MOSCOW - Russia began implementing stringent security measures Tuesday in its southern resort of Sochi, one month before the start of the 2014 Winter Olympics there.
Tens of thousands of Russian police, security agents, rescue workers and army troops are being deployed for the games, which run Feb. 7-23. Vladimir Puchkov, who heads the Emergency Situations Ministry, said all of his security units for Sochi were on duty as of Tuesday
In addition, all vehicles were banned from the area beginning Tuesday except for those registered in Sochi or with special Olympics passes.
Security concerns are high because of a violent Islamist insurgency simmering in the nearby North Caucasus region. Fears were heightened following two suicide bombings last week in the city of Volgograd, about 600 kilometres (400 miles) away, which killed 34 people and wounded scores.
Although there has been no claim of responsibility for the bombings, the leader of the Islamist insurgency last year called for attacks aimed at undermining the Sochi Olympics.
Tuesday was to be the start of a ban on all demonstrations in Sochi not connected with the games. President Vladimir Putin last weekend rescinded the blanket ban, but any demonstrations or marches still need to be approved by the Interior Ministry, which is in charge of the country's police force.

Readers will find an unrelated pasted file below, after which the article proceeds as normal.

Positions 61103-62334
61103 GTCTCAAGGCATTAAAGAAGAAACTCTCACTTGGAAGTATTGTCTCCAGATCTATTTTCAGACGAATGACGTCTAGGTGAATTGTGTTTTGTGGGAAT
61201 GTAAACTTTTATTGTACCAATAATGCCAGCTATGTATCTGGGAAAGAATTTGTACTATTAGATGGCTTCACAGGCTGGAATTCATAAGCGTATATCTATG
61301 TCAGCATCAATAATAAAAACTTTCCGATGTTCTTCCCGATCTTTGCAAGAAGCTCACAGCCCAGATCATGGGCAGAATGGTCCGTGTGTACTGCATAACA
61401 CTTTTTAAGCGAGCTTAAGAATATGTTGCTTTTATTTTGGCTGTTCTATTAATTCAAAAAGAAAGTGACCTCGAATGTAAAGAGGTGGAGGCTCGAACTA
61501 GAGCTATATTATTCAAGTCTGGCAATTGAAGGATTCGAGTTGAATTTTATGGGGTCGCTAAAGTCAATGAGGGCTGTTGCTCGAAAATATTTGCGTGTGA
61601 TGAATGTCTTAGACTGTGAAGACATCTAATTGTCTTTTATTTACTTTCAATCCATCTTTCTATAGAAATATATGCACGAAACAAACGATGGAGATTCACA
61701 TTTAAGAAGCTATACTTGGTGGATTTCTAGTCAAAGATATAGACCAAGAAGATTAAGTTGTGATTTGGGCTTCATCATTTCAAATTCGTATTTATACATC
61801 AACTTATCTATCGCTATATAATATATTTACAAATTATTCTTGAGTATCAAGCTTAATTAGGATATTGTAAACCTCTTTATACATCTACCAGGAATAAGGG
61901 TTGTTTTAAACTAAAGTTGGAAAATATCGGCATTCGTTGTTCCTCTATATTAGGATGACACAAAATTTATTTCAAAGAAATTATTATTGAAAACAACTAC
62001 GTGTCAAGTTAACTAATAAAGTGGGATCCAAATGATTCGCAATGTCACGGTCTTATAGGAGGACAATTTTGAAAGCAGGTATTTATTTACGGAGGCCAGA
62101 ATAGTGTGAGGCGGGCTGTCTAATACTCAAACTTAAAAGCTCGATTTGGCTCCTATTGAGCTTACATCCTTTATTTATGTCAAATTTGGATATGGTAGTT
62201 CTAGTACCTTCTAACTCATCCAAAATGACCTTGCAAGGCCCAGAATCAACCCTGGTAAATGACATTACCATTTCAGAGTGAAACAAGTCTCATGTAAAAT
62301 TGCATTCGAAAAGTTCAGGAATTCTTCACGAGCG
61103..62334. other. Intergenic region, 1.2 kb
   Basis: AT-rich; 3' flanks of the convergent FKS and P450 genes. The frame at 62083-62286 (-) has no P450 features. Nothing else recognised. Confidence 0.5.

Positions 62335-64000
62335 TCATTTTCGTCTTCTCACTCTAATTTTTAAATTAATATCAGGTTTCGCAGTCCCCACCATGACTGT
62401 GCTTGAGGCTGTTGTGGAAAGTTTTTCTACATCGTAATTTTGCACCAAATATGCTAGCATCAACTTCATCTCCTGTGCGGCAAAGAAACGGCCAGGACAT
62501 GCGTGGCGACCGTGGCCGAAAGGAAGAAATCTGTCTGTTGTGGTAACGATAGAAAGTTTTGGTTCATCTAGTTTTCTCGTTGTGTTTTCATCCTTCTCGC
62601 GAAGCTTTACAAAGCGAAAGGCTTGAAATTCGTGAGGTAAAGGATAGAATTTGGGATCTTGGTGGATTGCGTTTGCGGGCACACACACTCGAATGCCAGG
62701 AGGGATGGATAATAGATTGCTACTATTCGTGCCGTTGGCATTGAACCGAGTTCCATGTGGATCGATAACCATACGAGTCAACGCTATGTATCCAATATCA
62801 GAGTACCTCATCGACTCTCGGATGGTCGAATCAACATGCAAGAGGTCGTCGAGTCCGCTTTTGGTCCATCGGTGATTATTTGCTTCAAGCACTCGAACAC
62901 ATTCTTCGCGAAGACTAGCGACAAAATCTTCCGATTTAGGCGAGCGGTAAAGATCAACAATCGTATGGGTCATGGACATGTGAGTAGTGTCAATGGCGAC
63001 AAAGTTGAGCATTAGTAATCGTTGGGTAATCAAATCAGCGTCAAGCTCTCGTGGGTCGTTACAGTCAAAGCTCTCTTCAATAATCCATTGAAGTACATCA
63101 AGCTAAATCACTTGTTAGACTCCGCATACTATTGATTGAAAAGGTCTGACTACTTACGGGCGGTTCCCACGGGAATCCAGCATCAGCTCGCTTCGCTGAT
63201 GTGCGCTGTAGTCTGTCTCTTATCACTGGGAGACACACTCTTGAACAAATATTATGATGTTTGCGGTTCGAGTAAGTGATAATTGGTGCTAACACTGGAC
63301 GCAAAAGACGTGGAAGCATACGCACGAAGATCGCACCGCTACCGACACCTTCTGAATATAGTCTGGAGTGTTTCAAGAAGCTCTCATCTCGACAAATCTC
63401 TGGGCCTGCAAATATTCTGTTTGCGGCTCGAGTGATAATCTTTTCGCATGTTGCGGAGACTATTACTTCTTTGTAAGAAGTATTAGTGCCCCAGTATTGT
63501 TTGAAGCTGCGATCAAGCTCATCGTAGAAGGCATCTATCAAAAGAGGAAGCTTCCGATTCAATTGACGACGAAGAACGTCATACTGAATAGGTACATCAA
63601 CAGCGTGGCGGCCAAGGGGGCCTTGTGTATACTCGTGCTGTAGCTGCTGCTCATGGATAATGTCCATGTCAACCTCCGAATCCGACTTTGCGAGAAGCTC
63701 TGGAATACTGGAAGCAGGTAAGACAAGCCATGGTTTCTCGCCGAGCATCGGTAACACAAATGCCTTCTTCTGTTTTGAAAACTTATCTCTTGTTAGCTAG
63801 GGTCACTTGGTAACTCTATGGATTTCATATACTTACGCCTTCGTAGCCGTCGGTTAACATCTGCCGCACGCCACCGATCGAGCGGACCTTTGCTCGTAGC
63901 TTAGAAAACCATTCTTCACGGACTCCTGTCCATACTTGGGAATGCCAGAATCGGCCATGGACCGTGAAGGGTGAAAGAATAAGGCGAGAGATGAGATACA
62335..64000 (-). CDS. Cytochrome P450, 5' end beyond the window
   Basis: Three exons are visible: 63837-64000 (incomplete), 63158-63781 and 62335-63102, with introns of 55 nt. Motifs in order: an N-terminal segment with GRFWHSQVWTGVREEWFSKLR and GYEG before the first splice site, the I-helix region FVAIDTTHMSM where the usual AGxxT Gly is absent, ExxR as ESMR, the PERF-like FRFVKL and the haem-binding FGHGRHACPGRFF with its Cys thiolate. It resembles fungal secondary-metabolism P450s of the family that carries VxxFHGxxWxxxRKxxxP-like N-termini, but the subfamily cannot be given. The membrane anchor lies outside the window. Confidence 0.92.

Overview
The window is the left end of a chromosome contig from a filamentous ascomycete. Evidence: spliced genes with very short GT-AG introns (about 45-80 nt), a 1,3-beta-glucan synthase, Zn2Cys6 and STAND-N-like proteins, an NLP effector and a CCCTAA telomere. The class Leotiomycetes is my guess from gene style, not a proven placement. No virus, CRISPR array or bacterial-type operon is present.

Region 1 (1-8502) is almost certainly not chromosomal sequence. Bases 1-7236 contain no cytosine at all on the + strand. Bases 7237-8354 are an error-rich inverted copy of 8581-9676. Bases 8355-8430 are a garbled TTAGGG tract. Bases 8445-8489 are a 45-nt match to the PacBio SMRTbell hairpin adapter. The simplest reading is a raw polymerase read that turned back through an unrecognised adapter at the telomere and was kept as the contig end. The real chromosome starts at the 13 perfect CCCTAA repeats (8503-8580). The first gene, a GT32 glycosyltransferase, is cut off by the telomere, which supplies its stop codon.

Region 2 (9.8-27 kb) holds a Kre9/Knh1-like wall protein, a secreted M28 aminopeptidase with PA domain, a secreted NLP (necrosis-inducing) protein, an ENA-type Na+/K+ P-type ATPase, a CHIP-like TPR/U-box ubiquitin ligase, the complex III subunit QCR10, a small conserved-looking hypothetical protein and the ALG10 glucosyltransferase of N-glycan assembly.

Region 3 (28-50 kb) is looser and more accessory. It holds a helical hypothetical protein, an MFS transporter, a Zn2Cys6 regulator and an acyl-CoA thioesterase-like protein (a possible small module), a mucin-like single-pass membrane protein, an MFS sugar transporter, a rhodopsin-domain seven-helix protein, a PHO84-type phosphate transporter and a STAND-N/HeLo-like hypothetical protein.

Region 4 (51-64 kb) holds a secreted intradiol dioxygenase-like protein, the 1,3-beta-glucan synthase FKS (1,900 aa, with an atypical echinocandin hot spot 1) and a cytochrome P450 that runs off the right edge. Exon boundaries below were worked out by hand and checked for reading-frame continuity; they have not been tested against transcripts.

Putin has spent the past few days in Sochi, where he attended midnight church services ahead of Orthodox Christmas on Tuesday. Last week, he inspected preparations for the games and went skiing in the mountains near Sochi.
Dmitry Chernyshenko, who heads the Sochi 2014 Organizing Committee, said everything was ready with a month to go until the opening of the games.
"Every sport venue is fully prepared and has been thoroughly tested, new road and rail routes are ready to transport visitors and rehearsals for the opening ceremony are well under way," he said in a statement.
He said athletes, coaches and the media have all received their official accreditations and Russian volunteers and staff are waiting to greet them with the "warmest of welcomes."